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Keith-KachtickKeith Kachtick, founder of Dharma Yoga, has taught meditation and yoga worldwide since 1999. Keith writes for Yoga Journal and is author of You Are Not Here & Other Works of Buddhist Fiction and Hungry GhostHe co-leads, along with Camilla Figueroa, Loving Your Way to Enlightenment: Ancient Wisdom for the Modern Couple, September 12–14 at Shambhala Mountain Center. To learn more, please click here.

Sound and the Subtle

By Silvia Nakkach

Silvia Nakkach will be co-leading Healing Sound Retreat, along with Christine Stevens, August 29–September 1

Silvia Nakkach -BiaSound as vibration has the ability to permeate all things. Sound originates in space. We live in space, breath air, receive energy from the sun and the earth at every moment, and yet, the awareness of the essential relationship with these primal elements only happens during heightened states of consciousness, when we become sensitive to the gross and subtle dimensions of these essentials. Sound travels through us, activating our bodies and our imagination, and modulating our mood in the process. We connect and process sound as information. Everything we do, think, sense, and feel, carries a vibrational frequency that creates and can change our circumstance at every moment.

The most ancient cultures on the planet believed that material reality is the manifestation of primordial vibration. Even the Bible teaches that “In the beginning was the Word, and the Word was with God, and the Word was God.” – John 1:1

Early and contemporary spiritual traditions, the mystical experiences of sages and shamans, and scientists alike propose that vibration (spandam, the first sound) is the beginning of all creation. Both the material and the absolute realities are nothing but pulsations and at every level there is sound component of the universe. Through the finesse of their yogic practices and meditation, the sages as well as the scientists distilled the microscopic and molecular stratus of sound in detailed scales. The ancient Bön and Dzogchen teachings, which predate Buddhism in Tibet, also state that sound is in the basis of all manifestation. In a newsletter of the International Dzogchen Community, Costantino Albini writes:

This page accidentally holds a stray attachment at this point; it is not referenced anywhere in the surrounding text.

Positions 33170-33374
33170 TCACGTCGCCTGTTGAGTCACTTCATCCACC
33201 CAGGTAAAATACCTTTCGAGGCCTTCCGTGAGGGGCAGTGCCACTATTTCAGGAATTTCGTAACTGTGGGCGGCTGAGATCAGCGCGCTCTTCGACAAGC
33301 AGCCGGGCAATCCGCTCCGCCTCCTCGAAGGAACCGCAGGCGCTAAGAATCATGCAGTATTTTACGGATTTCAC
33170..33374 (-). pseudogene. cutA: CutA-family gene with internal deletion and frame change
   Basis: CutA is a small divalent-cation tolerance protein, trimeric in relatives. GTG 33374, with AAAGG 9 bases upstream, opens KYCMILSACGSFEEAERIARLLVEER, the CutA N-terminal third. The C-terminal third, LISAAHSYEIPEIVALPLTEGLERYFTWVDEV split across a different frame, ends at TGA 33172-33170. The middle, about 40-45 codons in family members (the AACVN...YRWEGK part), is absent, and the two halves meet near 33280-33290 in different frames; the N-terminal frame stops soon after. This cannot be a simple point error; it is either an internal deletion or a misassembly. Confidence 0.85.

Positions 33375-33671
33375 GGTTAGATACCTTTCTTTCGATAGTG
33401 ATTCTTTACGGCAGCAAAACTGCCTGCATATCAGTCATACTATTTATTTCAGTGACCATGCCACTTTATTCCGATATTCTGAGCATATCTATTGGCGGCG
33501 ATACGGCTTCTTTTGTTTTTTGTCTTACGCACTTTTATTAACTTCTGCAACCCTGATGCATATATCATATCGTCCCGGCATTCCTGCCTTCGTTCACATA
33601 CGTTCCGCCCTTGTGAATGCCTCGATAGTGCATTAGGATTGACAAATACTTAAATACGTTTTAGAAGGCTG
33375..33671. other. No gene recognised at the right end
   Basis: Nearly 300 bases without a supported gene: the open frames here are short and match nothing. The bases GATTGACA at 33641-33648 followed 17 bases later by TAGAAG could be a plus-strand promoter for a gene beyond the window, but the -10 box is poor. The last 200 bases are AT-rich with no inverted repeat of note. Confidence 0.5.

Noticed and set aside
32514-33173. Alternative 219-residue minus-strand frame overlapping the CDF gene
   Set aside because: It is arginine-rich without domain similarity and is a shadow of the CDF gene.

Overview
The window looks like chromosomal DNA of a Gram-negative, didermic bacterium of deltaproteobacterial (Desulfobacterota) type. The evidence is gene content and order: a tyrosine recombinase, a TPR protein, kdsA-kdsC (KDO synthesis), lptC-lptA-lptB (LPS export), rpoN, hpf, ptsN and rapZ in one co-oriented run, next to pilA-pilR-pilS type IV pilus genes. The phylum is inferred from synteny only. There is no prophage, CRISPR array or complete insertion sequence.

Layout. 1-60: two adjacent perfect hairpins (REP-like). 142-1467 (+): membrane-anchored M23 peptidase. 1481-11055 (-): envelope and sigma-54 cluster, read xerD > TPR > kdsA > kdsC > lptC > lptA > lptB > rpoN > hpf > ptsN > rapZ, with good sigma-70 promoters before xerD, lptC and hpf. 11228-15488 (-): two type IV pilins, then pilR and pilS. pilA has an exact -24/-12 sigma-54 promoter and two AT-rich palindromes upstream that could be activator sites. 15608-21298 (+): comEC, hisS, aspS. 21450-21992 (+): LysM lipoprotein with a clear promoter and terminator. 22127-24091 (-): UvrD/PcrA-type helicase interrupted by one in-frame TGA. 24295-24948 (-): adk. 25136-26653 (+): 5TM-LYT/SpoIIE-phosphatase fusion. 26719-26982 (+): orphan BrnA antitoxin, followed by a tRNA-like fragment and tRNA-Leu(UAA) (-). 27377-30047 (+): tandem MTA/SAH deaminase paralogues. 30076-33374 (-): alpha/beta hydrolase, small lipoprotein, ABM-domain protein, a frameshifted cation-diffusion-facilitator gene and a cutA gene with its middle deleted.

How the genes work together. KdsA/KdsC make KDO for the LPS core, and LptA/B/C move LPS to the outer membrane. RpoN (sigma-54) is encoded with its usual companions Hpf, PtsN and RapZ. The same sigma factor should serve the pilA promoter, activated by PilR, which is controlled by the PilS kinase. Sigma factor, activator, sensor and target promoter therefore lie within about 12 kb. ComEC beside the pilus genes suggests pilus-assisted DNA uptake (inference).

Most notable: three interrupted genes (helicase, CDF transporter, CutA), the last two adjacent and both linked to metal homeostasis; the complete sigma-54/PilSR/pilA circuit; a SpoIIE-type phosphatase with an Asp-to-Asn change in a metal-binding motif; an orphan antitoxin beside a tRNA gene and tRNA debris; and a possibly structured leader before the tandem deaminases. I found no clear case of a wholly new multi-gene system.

“In the most ancient Tibetan mythological cycles, sound is considered to be the original source of all existence. Sound, which from the beginning of time has vibrated in ineffable emptiness, arises through mutations of light and then differentiates into rays of various colors from which the material elements that make up the entire universe originate.”

Albini is describing how sound gives birth to light, and how light shines out in rays that become the elements—quite literally the physical matter of the universe. In many ancient traditions, sound and vibration are present as a gateway to contemplation, divination, and spiritual development. In the Vedic tradition, derived from texts originating in ancient India, the “Word,” as it is conceived of in the Western Bible, is called the Nada Brahma.

The primordial and transcendent sound is considered the seed from which all of creation evolved. This is the Nada Brahma. Nada, or vibration, is the first audible sound, the primordial roaring, the resounding flow that heralds the beginning of the evolutionary process from which energy and matter radiate. Brahma, the creator God, is the creative power that animates one’s divine consciousness with the power to move the heart.